By Lee Allen –
2017 FATHER OF THE YEAR HONOREE
Alan Lee Levin – “Butch” to those who know him well – is as plain-spoken and down-to-earth as his favorite attire, a checkered shirt, jeans and brogans.
“I don’t own a tuxedo and I have only one suit and that’s for special occasions,” he said; ergo, what you see is what you get, and what you get is a small-town Midwestern farm boy, independent and self-confident since the age of 12 when that boy became a man and learned early that failure wasn’t an option.
He grew up to become a very successful Tucson businessman who will be honored as a 2017 Father of the Year by the Father’s Day Council Tucson on May 19.
Coming from German stock, Alan’s father and grandfather were very industrious as well as what Levin called bone-headed.
“Dad farmed about 6,000 acres. One day when he and grandpa were putting away the mules, my dad’s dad had a heart attack and died in his arms. So my father’s childhood was rough with lots of early responsibilities. He’d never talk about things that bothered him, so he worked hard during the days and drank hard at night. If he’d been drinking the night before, when the help showed up in the morning, I’d assign their day’s work. I was 12 years old.”
Levin admits that as the oldest of seven children, he was pressed into service early and despite all his hard work, “my dad would never, ever, compliment me to my face for a job well done.”
Levin decided to be a different kind of parent when his three children – Matt, Mike and Laura – came along.
“Unlike how my dad treated me, I compliment my kids, although they have to earn those compliments. One child ended up in a sheriff’s patrol car one night after a DUI charge. I talked to that child, reminded them that actions have consequences, and while I would be there for them, be a supportive parent, I wouldn’t be punitive. They needed to realize the impact of what they’d done and how they’d correct that action, and they did.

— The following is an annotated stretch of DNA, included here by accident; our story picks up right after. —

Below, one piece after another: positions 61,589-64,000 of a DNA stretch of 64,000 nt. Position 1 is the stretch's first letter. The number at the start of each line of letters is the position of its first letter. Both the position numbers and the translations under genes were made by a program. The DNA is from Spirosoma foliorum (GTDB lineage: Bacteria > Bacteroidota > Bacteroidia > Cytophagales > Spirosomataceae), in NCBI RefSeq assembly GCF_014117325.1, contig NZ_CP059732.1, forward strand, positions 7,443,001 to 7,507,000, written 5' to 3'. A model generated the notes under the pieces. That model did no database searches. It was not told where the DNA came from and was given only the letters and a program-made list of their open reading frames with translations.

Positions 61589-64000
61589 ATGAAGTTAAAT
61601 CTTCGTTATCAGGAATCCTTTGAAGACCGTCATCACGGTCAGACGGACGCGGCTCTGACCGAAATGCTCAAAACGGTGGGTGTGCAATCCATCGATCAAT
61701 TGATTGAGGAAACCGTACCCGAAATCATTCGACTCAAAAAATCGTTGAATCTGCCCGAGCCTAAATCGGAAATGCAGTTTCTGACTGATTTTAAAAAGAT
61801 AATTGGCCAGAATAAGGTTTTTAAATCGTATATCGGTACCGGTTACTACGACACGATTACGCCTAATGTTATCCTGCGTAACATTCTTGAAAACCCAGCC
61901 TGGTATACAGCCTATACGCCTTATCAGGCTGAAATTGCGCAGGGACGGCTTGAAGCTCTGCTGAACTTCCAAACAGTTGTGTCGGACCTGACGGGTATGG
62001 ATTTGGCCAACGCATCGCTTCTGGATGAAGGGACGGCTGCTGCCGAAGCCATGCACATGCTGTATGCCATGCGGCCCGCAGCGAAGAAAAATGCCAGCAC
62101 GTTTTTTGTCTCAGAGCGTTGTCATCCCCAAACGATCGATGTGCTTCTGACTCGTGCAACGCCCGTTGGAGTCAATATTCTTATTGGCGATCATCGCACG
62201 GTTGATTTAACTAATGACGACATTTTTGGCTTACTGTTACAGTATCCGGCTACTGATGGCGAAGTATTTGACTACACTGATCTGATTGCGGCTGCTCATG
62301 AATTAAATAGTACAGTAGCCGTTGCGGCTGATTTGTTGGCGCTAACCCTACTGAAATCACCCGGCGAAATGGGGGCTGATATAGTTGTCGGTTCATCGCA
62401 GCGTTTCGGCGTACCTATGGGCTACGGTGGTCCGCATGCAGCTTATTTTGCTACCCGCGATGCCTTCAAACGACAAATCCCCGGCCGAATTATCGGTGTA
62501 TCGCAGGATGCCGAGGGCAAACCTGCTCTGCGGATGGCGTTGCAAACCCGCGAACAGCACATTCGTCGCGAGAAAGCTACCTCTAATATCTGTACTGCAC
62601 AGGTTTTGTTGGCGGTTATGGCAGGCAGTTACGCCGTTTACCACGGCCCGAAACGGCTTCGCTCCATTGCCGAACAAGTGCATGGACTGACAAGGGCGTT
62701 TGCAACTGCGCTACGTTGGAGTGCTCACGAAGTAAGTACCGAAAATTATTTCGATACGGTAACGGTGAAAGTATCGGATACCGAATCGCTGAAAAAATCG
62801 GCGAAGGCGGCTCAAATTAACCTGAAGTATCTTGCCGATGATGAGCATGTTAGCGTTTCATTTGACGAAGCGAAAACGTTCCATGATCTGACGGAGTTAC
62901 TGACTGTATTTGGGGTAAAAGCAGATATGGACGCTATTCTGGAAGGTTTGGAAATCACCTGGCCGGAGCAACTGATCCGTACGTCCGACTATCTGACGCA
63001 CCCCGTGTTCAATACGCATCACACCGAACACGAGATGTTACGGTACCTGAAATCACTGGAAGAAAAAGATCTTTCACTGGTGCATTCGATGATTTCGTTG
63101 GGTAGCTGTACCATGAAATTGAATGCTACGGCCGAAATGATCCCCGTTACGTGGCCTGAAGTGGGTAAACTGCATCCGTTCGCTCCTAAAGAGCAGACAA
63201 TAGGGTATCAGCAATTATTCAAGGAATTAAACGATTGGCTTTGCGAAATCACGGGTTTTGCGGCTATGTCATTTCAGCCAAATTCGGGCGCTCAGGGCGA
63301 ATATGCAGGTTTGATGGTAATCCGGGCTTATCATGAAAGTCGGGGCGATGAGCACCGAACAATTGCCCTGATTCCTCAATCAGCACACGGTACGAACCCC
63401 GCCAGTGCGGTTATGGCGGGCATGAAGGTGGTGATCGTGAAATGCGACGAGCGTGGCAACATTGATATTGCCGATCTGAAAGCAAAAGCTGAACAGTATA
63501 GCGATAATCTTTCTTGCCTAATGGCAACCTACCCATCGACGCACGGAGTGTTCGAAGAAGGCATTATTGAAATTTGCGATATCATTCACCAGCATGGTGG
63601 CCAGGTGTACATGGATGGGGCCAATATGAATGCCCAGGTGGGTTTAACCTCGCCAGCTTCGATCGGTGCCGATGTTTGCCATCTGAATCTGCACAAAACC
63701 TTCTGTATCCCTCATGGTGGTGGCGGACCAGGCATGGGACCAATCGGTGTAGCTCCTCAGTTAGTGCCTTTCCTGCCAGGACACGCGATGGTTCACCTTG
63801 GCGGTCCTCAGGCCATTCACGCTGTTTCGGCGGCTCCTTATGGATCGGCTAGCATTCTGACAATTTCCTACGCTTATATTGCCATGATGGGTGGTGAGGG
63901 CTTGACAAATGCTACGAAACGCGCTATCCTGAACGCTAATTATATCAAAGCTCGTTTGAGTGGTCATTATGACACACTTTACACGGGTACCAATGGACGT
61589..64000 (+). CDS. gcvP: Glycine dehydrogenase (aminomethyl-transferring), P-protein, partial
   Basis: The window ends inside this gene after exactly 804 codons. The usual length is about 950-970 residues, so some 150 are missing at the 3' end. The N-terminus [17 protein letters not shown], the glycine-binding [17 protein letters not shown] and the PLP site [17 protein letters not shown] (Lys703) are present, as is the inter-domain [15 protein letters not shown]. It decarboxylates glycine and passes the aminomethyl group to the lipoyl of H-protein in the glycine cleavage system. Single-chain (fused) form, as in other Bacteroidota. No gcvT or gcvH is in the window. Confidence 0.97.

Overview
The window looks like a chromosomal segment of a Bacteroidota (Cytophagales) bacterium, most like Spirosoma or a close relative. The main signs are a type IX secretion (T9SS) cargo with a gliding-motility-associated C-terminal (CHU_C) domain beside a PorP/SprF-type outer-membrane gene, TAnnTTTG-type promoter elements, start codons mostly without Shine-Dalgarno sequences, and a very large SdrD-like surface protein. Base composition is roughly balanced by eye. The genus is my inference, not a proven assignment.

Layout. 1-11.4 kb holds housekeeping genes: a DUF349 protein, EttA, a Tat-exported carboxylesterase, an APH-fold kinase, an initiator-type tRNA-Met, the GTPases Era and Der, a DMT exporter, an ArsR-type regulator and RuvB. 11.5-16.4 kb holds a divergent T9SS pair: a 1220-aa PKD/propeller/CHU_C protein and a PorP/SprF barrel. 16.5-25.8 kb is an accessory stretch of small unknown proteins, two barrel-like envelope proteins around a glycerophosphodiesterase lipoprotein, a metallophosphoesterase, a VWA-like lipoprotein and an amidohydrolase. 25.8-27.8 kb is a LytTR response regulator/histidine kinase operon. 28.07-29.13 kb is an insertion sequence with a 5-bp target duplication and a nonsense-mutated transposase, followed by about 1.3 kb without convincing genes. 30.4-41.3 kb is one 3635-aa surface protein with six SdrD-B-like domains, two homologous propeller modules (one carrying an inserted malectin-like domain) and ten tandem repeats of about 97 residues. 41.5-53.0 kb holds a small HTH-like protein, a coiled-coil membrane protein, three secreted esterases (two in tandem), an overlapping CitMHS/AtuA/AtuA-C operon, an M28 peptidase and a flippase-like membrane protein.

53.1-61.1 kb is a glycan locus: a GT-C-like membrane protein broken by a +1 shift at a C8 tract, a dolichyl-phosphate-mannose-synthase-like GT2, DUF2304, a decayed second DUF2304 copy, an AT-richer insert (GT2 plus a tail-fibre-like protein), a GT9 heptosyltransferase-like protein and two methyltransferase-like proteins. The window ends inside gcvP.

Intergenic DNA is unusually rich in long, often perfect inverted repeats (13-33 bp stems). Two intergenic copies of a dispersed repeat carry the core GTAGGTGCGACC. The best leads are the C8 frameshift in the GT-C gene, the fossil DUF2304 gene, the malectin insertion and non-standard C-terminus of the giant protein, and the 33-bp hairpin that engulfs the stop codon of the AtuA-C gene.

“Today, I couldn’t do the family-owned Port of Tucson project without them. They’ve become my support group and if I died tomorrow, I know everything we’ve built would be in good hands.”
What the Levin clan built is the Port of Tucson, Arizona’s only active inland port, a location for international container shipments and the Century Park Research Center for warehousing, manufacturing and distribution. It’s located on 770 acres on South Kolb Road north of Interstate 10. Over a million square feet have been developed in the Foreign Trade Zone that includes access to a two-mile rail siding.
“I had a vision for this place and initially invested $8 to $9 million in startup funding. I never built this place for the money. I did it because it was something that made sense and nobody else had thought of it. Plus, with my mechanical engineering background, I like to build things, and with my Midwest mentality, I know that if you don’t do it yourself, it’s not going to get done. Businesswise, I’ve been blessed.”
If not driven by money or power, what is his motivator? “It’s a good question and I don’t have a ready answer,” he said. “I do know that part of the broad motivation involves helping other people and this business allows me to do so.”
Help comes in the form of jobs at the Port of Tucson. “I like teaching young people how to do things because they don’t have an opportunity to learn job skills in school and not everybody’s going on to college.”
Of those who do, the Levin family, for nearly 20 years, has provided scholarship funding – $200,000 last year alone – for deserving students at his former high school who commit to four-year studies. There are no grade requirements, just staying on until graduation.
“My grandmother taught me that whenever you’ve been blessed, you pass those blessings along and that’s been a lifelong theme for my wife and me during our 50-year marriage.”
Levin looks forward to future opportunities to share his value system and parenting style with his eight grandchildren that he said he “absolutely adores.”